Gonzales earned a B.A. in Fine Arts from the program at the University of New Orleans in 1985, during the tenure of Jim Richard. Richard retired from his position as Research Professor at UNO in December 2012, but throughout his career, he has promoted the work of his students at Arthur Roger. In 2011, a group show he organized titled “Common Ground” featured Gonzales’ iconic crowds. Richard again curated Gonzales and several other artists in exhibitions accompanying his solo show at the gallery. Richard’s one-person exhibition “Darn That Dream” features works that demonstrate his influence on the development of Gonzales’ style.

The perpetual movement of Gonzales’ marks is rooted in Richard’s own gestural application of flat paint. Throughout much of his career, Richard has favored Flashe, a graphic paint that flattens into a matte surface more consistent than gouache. He uses gouache in small-scale framed works on paper, which fracture planes and spatial depth into flat, consistent areas of color. The palettes range from wildly polychromatic to insistently monochromatic, varying the opacity of a single color to achieve a variety of value. Various iterations of his iconic and autographic subject matter – Richard fills his modern interiors with delightfully kitschy decorations, highly contrasting patterns and textures, and oddly engaging arrangements of modern art objects – in turn fill the walls of the gallery in different scales and arrangements, from salon style to single-spacing.

Sticks and Globe, both from 2015, translate architectural space into flat surfaces. Richard’s interiors are densely packed, as Gonzales’ exterior scenes. In these two paintings, the texture of the painted mark enhances the quirks of the subject matter. The transparency and opacity of the gouache creates a consistent and jerky rhythm in the compositions that evokes a kinetic response in the viewer. The intensity of the dense space combined with the gestural texture of the mark making evokes an anxious hum, a frequency of wavelength in the composition. Though still and frozen, it appears to move, and begs movement. The same effect can be found in Gonzales’ work on display.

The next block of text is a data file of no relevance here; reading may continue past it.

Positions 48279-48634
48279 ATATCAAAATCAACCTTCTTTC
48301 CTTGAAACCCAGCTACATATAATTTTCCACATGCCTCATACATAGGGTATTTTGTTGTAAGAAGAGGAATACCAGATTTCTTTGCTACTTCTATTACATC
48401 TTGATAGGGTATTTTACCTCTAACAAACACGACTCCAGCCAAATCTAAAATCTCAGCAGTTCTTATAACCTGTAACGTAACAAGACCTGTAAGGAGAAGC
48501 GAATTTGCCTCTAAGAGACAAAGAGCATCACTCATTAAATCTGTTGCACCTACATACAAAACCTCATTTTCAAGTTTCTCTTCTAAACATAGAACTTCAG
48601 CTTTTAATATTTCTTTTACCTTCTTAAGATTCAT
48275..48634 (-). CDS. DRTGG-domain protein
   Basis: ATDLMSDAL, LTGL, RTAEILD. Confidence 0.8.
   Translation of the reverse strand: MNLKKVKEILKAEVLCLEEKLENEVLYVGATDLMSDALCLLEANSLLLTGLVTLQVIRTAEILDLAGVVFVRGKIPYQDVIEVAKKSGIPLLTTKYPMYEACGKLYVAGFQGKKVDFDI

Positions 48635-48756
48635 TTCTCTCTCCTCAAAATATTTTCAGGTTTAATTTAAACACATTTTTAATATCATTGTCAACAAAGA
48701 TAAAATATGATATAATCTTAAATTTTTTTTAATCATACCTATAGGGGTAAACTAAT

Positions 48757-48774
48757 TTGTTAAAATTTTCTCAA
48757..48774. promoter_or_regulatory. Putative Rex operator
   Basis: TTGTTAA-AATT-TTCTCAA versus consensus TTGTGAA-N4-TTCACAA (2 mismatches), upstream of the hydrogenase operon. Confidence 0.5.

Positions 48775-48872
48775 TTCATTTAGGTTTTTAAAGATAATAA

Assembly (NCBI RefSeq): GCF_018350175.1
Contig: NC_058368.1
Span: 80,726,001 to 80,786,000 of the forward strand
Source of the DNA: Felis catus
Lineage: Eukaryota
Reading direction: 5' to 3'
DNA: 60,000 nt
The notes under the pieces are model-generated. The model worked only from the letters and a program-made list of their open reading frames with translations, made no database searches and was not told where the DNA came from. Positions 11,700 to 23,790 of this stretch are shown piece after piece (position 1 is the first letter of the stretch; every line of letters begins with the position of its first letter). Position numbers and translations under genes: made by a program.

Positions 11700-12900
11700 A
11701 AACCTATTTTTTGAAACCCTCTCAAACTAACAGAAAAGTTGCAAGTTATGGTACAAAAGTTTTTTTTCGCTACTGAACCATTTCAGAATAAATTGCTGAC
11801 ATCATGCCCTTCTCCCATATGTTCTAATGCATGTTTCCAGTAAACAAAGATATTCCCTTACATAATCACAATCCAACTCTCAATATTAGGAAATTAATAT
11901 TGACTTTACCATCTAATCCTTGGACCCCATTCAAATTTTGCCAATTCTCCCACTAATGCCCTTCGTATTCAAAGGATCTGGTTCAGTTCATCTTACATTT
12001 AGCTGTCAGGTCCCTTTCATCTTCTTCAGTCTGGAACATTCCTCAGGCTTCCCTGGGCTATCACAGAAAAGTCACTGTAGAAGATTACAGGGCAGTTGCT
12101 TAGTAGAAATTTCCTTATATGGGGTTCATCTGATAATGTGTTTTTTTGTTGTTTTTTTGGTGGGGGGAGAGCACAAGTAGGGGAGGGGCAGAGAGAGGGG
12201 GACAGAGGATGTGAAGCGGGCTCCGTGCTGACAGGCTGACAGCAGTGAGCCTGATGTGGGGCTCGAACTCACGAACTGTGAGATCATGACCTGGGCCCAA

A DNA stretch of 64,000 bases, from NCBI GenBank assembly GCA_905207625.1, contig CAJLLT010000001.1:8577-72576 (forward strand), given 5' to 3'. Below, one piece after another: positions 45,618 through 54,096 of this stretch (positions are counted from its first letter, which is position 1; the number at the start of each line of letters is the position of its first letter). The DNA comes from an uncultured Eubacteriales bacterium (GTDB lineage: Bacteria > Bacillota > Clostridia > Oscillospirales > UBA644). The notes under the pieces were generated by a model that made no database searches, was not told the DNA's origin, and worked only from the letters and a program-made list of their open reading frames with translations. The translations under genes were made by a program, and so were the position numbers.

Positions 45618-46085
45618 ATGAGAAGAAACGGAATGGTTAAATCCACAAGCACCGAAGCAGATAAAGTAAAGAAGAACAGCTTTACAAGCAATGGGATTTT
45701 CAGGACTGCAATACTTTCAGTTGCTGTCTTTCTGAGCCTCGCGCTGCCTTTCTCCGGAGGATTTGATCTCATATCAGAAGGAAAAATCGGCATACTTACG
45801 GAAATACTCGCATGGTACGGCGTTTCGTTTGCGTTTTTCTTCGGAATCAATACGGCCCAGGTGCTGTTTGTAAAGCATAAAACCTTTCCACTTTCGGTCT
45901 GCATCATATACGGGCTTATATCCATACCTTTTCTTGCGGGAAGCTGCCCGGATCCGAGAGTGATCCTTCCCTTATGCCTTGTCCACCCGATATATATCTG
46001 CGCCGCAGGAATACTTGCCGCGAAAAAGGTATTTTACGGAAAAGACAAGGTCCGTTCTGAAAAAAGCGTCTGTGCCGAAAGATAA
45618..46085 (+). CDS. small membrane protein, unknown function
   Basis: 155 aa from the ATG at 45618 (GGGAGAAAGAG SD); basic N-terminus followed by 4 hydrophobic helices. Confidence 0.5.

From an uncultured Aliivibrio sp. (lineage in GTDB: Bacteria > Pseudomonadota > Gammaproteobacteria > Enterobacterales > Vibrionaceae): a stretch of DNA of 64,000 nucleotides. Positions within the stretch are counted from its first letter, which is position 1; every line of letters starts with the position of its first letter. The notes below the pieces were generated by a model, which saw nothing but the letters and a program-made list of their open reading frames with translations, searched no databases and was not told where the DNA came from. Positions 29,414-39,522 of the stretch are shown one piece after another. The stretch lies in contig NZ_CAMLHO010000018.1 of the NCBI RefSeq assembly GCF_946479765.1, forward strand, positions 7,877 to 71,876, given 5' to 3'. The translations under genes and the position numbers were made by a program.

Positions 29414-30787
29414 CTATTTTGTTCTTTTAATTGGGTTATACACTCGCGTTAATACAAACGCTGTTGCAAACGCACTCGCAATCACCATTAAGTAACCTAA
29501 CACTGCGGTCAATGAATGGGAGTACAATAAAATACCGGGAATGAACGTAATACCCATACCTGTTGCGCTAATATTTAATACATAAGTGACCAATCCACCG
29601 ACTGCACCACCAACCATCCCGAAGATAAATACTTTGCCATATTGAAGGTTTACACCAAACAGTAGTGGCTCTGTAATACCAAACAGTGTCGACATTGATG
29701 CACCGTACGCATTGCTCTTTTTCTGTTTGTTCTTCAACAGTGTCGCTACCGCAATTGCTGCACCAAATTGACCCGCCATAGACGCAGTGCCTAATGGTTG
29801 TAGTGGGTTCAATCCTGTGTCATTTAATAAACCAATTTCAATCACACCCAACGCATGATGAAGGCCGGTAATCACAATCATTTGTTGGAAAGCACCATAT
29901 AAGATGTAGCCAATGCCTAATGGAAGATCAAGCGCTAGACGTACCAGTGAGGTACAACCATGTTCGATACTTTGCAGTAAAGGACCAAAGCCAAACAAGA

Richard’s collages are steeped in the content of time and motion. Synthetic cubism elevated this craft practice to the level of fine art more than a hundred years ago. This method of constructing images embraced visual puns and games, utilizing trompe l’oeil in the painted versus collaged surfaces of the compositions. Richard plays with our perception, locating cut and collaged materials in paintings (or vice versa), as in Gallery Moment. The cubist fracturing of the subject matter allows for simultaneous multiple viewpoints, again uniting stillness and motion. The thick space of Richard’s interiors, punctuated with monumental, floating, or awkward objects and paintings-within-paintings, poses questions about simultaneous moments. The space and the objects seem anachronistic, or plopped in a place where they both belong and do not belong.

Influence passes fluidly between students and teachers and artist to artist. That perpetual motion is constant and understood. Motion happens in unconsidered territory as well. Even within the stillness of a given subject in a series – crowds, or interiors, for instance – movement and change happen with growth and process. Gonzales, on whose work Richard’s influence seems apparent, comments on the persistence of movement. Even as one stands silently and still in front of his monumental canvas, the heart beats, the lungs expand and contract, and the eyes blink and twitch over the surface of the painting. Gonzales encourages mindfulness in this work, which is reflected in the meditative subject matter as well as the techniques with which it is painted. The lineage of this skill is apparent in the adjoining room of the gallery, where the viewer is able to observe Gonzales’ Forest from a distance at the same time as being surrounded by Richard’s evolving world in painting.